Shakespeare and Social Dialogue: Dramatic Language and Elizabethan Letters / Edition 2

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Shakespeare and Social Dialogue develops a systematic analysis of the rhetoric of social exchange in early modern England. Magnusson brings together writings, particularly letters, from the Elizabethan period that are normally read as historical documents and compares them with Shakespeare's play texts and sonnets. Using techniques from discourse analysis and linguistic pragmatics, especially "politeness theory," she argues that Shakespeare's language is rooted in the everyday language of Elizabethan culture. The author's readings bridge the gap between new historicism and linguistic criticism.

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Editorial Reviews

From the Publisher
"In this learned three-part study, Magnusson...employs linguistic criticism and new historicism to create a new understanding of Shakespearean dialogue in terms of the social and class relationships expressed in the speech forms of the culture. Highly readable prose and sociolinguistic insights make this book essential reading for graduate students, faculty, and theater professionals." F.K. Barasch, Choice

"Her study thus makes a strong contribution to the study of both literature and rhetoric." Judith Rice Henderson, Rhetorica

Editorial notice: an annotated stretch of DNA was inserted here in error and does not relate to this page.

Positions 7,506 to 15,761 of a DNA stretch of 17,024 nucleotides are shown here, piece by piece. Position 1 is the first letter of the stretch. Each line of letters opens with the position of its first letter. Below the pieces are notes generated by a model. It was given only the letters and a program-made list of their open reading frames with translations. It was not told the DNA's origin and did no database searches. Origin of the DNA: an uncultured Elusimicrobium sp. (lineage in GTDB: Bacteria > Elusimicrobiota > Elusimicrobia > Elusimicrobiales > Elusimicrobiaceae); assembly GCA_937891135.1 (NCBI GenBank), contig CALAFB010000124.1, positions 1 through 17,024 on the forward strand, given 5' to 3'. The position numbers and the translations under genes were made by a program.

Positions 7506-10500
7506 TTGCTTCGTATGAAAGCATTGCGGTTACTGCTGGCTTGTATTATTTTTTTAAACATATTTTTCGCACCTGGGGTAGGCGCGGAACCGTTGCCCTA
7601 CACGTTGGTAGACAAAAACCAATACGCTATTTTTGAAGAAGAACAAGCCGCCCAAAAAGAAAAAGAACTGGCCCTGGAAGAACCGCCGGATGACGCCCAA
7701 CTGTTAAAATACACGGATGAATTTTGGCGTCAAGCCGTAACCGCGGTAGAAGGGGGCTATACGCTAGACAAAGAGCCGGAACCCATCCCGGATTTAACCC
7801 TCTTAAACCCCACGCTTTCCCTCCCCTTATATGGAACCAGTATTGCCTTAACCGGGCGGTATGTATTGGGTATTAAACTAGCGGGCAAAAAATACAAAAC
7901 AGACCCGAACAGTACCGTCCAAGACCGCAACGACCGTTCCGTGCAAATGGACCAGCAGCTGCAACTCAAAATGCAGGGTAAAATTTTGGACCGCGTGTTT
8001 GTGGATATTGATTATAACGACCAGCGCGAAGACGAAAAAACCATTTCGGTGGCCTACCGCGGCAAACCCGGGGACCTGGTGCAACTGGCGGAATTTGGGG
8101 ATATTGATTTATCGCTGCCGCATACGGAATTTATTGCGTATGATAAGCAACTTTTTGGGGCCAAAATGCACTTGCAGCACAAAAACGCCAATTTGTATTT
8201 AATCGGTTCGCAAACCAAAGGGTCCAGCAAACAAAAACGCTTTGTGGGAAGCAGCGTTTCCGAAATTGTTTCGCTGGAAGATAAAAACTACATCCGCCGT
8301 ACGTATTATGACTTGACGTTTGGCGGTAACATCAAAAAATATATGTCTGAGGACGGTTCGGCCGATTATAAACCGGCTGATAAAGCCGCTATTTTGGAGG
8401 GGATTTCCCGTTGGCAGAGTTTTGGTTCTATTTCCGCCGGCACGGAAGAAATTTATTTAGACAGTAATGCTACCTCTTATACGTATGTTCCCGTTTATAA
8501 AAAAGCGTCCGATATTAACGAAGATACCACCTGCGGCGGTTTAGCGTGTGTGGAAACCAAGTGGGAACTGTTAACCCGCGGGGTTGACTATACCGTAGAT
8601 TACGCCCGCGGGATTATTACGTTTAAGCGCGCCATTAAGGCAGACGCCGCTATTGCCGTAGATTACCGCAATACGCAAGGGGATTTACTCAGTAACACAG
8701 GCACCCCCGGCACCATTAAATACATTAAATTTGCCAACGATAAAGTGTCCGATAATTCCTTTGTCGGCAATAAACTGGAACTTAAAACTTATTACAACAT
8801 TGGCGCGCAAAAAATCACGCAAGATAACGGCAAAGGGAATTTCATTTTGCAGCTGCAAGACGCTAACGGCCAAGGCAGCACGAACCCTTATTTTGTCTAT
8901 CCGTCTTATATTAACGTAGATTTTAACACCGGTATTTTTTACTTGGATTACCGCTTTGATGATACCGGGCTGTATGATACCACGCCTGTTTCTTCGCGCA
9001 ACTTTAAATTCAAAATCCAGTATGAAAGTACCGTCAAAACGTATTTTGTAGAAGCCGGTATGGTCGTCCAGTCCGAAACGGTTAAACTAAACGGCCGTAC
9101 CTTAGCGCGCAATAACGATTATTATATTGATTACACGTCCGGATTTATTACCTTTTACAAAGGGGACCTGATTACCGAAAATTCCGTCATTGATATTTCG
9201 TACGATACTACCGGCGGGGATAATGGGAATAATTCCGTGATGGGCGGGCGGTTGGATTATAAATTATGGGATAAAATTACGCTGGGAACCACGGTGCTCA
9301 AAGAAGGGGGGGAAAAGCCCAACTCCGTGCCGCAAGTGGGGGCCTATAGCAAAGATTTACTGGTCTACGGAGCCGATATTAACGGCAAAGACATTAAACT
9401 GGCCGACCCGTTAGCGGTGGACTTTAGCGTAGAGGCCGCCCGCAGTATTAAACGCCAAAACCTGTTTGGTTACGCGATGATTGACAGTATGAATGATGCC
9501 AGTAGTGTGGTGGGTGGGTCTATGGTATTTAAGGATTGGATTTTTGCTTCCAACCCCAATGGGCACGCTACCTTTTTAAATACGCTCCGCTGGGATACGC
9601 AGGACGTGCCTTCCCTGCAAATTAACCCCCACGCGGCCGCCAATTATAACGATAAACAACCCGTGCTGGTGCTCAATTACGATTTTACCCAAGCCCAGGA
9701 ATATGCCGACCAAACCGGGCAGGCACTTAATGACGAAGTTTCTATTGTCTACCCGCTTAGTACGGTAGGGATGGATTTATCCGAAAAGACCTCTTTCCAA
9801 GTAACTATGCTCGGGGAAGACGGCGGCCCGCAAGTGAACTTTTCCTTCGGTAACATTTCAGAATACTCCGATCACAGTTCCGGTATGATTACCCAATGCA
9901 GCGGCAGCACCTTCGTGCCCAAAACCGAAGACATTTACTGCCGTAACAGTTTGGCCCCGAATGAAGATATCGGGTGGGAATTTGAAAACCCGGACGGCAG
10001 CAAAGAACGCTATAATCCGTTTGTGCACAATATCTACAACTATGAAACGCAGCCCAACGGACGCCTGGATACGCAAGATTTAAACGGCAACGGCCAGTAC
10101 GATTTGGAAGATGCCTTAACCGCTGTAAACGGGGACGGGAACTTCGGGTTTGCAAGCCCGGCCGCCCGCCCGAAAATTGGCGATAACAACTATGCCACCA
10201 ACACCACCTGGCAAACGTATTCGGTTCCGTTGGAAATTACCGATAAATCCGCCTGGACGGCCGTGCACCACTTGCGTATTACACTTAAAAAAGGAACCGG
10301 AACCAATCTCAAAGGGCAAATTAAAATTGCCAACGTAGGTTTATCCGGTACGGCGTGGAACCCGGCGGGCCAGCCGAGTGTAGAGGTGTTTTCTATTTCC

"...splendid book that offers both a compelling method of close reading and a number of careful, discriminating analyses of Renaissance English texts." Joutnal of English and Germanic Philology

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Product Details

Table of Contents

Acknowledgements; Introduction; Part I. The Rhetoric of Politeness: 1. Politeness and dramatic character in Henry VIII; 2. 'Power to hurt': language and service in Sidney household letters and Shakespeare's sonnets; Part II. Eloquent Relations in Letters: 3. Scripting social relations in Erasmus and Day; 4. Reading courtly and administrative letters; 5. Linguistic stratification, merchant discourse, and social change; Part III. A Prosaics of Conversation: 6. The pragmatics of repair in King Lear and Much Ado About Nothing; 7. 'Voice potential': language and symbolic capital in Othello; Notes; Bibliography; Index.

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